Bernie in the Deep Shit: Dismal Dem Debate Reflections
Andrew Levine
What’s So Awful About Foreign Interference?
T.J. Coles
Boris Johnson’s Brexit “Betrayal”: Elect a Clown, Expect a Pie in Your Face
Joseph Natoli
Trump on the March
Ashley Smith
Stop the Normalization of Concentration Camps
Pete Dolack
The Fight to Overturn the Latest Corporate Coup at Pacifica Has Only Begun
Jeremy Kuzmarov
Russophobia at Democratic Party Debate
Chris Gilbert
Forward! A Week of Protest in Catalonia
Daniel Beaumont
Pressing Done Here: Syria, Iraq and “Informed Discussion”
Daniel Warner
Greta the Disturber
M. G. Piety
“Grim Positivism” vs. Truthiness in Biography
John Kendall Hawkins
Journey to the Unknown Interior of (You)
Christopher Fons – Conor McMullen
The Centrism of Elizabeth Warren
Nino Pagliccia
Peace Restored in Ecuador, But is trust?
Rebecca Gordon
Extorting Ukraine is Bad Enough But Trump Has Done Much Worse
Kathleen Wallace
Trump Can’t Survive Where the Bats and Moonlight Laugh
Clark T. Scott
Cross-eyed, Fanged and Horned
Eileen Appelbaum
The PR Campaign to Hide the Real Cause of those Sky-High Surprise Medical Bills
Olivia Alperstein
Nuclear Weapons are an Existential Threat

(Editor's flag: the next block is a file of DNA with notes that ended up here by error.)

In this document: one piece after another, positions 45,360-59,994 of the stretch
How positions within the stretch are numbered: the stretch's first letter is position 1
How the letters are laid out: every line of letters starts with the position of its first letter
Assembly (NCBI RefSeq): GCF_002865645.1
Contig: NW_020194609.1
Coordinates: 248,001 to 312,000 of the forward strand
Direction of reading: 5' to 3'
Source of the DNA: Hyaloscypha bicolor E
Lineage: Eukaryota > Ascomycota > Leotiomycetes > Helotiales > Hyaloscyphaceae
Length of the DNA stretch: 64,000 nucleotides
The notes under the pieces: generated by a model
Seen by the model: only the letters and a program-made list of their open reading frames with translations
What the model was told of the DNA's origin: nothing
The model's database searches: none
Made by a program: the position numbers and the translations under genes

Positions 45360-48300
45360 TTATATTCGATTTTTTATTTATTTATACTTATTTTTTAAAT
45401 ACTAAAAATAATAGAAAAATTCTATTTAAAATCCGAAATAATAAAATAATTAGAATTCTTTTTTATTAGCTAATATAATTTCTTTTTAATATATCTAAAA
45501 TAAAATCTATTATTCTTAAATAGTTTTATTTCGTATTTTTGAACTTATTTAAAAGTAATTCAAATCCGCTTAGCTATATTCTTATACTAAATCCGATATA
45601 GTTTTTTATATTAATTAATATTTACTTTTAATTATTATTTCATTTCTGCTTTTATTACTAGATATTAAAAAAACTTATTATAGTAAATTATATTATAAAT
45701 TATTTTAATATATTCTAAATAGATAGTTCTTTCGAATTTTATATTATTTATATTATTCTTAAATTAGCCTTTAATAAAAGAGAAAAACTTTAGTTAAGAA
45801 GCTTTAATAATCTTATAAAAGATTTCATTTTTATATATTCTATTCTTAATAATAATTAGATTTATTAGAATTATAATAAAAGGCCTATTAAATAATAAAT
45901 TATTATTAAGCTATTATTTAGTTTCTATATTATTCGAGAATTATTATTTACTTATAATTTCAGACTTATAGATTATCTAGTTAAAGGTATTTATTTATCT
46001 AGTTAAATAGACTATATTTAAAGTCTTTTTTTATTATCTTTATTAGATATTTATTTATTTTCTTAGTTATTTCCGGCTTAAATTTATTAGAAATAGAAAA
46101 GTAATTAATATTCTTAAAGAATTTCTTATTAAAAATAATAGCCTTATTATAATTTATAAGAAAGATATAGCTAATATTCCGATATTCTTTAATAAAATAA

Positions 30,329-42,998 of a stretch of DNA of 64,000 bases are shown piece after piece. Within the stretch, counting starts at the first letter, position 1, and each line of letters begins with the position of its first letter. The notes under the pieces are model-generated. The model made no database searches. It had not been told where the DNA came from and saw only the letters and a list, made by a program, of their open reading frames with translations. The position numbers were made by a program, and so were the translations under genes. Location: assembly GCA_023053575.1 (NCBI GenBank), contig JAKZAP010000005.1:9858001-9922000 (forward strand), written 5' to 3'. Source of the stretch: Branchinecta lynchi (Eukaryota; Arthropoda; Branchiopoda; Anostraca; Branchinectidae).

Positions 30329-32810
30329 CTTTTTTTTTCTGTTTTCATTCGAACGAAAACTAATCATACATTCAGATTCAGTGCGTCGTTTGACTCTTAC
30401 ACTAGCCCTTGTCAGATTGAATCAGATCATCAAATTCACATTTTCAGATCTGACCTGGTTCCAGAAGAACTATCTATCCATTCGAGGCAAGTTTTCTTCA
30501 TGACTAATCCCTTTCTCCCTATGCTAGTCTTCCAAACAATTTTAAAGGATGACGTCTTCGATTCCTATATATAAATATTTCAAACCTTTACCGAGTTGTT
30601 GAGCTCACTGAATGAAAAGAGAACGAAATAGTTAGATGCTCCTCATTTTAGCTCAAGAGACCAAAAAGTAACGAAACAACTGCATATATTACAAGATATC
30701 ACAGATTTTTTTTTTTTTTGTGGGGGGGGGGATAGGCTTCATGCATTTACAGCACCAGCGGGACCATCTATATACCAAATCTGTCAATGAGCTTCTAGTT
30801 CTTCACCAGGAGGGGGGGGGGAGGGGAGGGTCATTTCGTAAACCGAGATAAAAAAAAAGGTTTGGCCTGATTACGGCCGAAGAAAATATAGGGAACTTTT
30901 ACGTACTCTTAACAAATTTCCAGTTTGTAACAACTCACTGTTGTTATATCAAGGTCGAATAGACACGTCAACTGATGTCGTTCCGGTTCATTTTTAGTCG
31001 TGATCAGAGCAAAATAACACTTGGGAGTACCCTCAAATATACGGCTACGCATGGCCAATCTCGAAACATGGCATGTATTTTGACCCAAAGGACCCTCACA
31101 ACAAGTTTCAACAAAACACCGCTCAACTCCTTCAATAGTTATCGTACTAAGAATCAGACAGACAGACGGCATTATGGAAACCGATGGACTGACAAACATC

Colin Todhunter
Asia-Pacific Trade Deal: Trading Away Indian Agriculture?
Sarah Anderson
Where is “Line Worker Barbie”?
Brian Cloughley
Yearning to Breathe Free
Jill Richardson
Why are LGBTQ Rights Even a Debate?
Jesse Jackson
What I Learn While Having Lunch at Cook County Jail
Kathy Kelly
Death, Misery and Bloodshed in Yemen
Maximilian Werner
Leadership Lacking for Wolf Protection
Arshad Khan
The Turkish Gambit
Kollibri terre Sonnenblume
Rare Wildflower vs. Mining Company
Dianne Woodward
Race Against Time (and For Palestinians)
Norman Ball
Wall Street Sees the Light of Domestic Reindustrialization
Ramzy Baroud
The Last Lifeline: The Real Reason Behind Abbas’ Call for Elections
Binoy Kampmark
African Swine Fever Does Its Worst
Nicky Reid
Screwing Over the Kurds: An All-American Pastime
Louis Proyect
“Our Boys”: a Brutally Honest Film About the Consequences of the Occupation
Coco Das
#OUTNOW
Cesar Chelala
Donald Trump vs. William Shakespeare
Ron Jacobs
Calling the Kettle White: Ishmael Reed Unbound
Stephen Cooper
Scientist vs. Cooper: The Interview, Round 3 
Susan Block
How “Hustlers” Hustles Us
Charles R. Larson
Review: Elif Shafak’s “10 Minutes 38 Seconds in This Strange World”
David Yearsley
Sunset Songs
October 17, 2019
Steve Early
The Irishman Cometh: Teamster History Hits the Big Screen (Again)
FacebookTwitterRedditEmail